The epidemic of drug addiction takes a terrible toll on American lives and our economy. In fighting back, the nation and, certainly, Montanans, must ensure that money for prevention and treatment is carefully spent.
Fourteen U.S. senators — one independent, four Republicans and nine Democrats, including Montana’s Jon Tester — have united on legislation that would eliminate an arbitrary federal mandate that is keeping Americans in need of addiction treatment from getting timely care at existing U.S. treatment programs.
Nearly half of the 42 beds at Rimrock’s main building were empty Monday. All 60 residential treatment beds in 10 houses scattered throughout the community were full with waiting lists of Medicaid enrollees — 94 men and 80 women. Those waiting numbers are actually fewer than usual, said Lenette Kosovich, Rimrock chief executive officer.
The reason for waiting lists despite empty beds is that Medicaid won’t cover residential substance use treatment in a facility with more than 16 beds. So to serve the needs of people throughout Montana, Rimrock operates 10 sites with room for half a dozen or so clients at a time.
The treatment is the same as at the main building, but operations are more expensive. The biggest drawback is that people who are motivated to start treatment are at risk for losing that motivation while they wait for weeks or months to get started.
Rimrock plans to open another residence soon with treatment targeting pregnant women. The state of Montana’s Medicaid program already designates pregnant women as a priority population. Obviously, the mother’s drug abuse will affect the baby. Many babies are born in Billings with drugs of abuse already in their tiny bodies.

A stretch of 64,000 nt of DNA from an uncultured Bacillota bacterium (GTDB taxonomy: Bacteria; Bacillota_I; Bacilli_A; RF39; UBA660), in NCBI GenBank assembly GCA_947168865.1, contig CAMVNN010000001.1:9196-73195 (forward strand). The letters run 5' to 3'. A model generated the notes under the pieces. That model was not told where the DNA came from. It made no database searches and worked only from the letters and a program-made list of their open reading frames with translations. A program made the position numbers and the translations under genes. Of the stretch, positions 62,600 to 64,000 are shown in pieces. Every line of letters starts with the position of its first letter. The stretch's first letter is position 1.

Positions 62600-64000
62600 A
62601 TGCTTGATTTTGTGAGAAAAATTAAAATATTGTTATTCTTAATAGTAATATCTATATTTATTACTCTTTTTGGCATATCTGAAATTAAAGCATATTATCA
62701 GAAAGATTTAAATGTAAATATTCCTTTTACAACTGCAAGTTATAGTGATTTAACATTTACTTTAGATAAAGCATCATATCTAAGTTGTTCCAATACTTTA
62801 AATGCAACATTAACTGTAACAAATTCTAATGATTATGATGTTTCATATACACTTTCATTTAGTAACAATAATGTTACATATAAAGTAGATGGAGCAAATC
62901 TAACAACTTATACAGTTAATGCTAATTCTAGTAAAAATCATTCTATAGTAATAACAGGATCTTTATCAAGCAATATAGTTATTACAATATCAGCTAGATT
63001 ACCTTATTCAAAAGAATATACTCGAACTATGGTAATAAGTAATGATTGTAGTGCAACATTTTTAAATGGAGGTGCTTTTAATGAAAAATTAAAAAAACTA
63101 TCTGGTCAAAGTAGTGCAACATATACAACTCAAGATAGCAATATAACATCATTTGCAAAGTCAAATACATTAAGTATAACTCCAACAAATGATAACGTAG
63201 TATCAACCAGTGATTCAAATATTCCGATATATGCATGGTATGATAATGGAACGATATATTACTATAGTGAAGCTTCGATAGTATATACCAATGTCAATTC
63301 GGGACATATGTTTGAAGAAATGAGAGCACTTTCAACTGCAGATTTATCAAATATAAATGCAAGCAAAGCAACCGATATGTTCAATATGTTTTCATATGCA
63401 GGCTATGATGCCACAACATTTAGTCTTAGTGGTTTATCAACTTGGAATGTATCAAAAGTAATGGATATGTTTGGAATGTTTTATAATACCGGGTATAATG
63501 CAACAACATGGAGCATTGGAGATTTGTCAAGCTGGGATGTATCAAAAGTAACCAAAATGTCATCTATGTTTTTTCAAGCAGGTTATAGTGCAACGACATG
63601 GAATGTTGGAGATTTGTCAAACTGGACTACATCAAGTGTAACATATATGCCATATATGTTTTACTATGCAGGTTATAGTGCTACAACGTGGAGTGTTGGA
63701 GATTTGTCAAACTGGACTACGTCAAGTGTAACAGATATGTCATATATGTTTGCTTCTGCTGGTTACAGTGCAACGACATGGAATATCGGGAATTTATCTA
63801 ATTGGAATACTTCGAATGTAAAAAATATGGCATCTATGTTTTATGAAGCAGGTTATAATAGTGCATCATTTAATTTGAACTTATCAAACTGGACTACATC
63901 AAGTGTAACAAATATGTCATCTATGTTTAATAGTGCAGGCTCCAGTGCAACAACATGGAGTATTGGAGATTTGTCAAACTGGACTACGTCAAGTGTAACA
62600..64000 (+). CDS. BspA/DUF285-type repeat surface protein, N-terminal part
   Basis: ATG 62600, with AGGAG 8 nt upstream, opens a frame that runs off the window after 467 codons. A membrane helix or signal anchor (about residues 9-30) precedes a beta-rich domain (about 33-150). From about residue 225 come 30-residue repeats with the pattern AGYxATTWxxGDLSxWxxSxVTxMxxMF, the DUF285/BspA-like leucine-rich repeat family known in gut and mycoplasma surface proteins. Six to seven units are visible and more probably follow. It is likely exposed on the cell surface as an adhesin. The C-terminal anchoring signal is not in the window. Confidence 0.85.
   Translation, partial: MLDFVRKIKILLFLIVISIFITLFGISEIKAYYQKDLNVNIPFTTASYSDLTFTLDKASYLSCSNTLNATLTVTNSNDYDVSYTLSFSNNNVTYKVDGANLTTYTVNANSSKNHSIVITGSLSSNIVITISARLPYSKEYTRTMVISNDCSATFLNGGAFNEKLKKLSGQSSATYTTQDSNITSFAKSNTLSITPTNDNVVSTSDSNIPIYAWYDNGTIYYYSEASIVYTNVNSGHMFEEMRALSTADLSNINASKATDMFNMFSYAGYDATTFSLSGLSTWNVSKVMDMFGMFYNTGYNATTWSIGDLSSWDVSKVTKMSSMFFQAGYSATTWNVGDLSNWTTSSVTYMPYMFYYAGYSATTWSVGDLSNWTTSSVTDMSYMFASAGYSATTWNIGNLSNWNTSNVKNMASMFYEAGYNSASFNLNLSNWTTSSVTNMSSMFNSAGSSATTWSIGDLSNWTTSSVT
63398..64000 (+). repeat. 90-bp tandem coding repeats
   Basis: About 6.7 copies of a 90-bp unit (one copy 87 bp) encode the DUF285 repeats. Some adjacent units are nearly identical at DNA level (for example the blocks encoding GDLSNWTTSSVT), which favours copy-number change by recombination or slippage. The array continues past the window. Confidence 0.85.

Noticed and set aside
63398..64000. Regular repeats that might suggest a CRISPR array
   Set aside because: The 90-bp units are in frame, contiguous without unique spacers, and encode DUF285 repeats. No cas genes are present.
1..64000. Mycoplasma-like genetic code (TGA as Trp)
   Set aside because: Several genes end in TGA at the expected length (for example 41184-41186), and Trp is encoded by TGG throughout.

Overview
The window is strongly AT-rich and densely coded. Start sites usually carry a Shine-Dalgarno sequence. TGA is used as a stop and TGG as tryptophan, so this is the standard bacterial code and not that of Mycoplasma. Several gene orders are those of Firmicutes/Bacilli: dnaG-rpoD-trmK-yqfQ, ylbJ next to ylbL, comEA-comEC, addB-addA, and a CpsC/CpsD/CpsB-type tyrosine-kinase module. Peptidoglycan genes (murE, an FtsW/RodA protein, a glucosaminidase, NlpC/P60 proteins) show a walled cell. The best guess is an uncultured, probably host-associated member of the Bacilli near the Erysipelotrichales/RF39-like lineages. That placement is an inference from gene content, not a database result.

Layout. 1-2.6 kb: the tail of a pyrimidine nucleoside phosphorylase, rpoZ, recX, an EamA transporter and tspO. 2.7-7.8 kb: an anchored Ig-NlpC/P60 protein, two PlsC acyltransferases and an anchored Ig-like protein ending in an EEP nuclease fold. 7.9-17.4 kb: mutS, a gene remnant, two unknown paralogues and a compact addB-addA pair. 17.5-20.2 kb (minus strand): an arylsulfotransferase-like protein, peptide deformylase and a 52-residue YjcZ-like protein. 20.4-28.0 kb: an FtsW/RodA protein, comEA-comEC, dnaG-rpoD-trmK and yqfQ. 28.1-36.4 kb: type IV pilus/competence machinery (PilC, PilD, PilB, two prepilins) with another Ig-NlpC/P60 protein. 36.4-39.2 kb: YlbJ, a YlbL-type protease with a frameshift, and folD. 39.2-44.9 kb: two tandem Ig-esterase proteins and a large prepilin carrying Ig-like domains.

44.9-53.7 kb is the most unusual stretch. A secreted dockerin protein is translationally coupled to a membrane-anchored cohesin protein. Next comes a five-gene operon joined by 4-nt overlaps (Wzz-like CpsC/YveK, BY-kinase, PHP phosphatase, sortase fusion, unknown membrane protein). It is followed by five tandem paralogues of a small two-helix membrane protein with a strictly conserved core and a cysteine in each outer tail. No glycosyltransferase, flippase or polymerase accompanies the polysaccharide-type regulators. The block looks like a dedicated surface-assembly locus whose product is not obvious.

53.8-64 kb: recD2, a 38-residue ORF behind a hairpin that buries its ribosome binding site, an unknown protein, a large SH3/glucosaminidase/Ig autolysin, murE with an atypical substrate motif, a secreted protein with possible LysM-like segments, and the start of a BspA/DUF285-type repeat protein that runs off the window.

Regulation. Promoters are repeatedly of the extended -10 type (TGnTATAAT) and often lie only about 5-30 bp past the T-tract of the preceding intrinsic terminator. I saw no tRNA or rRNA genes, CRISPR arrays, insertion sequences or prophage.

Last week, the Federal Commission on Combating Drug Addiction and the Opioid Crisis recommended that the Medicaid program end the exclusion of addiction treatment centers with more than 16 beds. The commission report concludes that: “This will immediately open treatment to thousands of Americans in existing facilities in each state.”
Several more commission recommendations are more specific to opioid abuse, which is causing about 142 overdose deaths every day. Treatment professionals and law enforcement in Montana report seeing prescription opioid abuse, as well as heroin, in our state. Methamphetamine continues to be even more prevalent and damaging. Elimination of the bed limit would allow Montana and other states to use existing resources more rapidly and effectively — regardless of which addictive substance is involved.
We commend Tester for his leadership in recognizing sooner than most of his colleagues that S. 1169 will help Montana cope with the addiction crisis that fills our jails, prisons and hospital emergency rooms while drastically increasing drug-related crime.
We call on Sen. Steve Daines to sign onto this common-sense legislation as Republican Sens. Rob Portman, Shelley Moore Capito, Susan Collins and Roger Wicker already have.
House Resolution 2938, the Road to Recovery Act, would also remove the 16-bed limit. Rep. Greg Gianforte, R-Mont., should be a cosponsor of that House bill.
Montana’s health care, corrections and courts systems are struggling with the growing burden of substance abuse and the myriad problems addiction creates. Here’s one clear way to target the root cause of so much misery: Change federal law to get people into treatment sooner rather than later.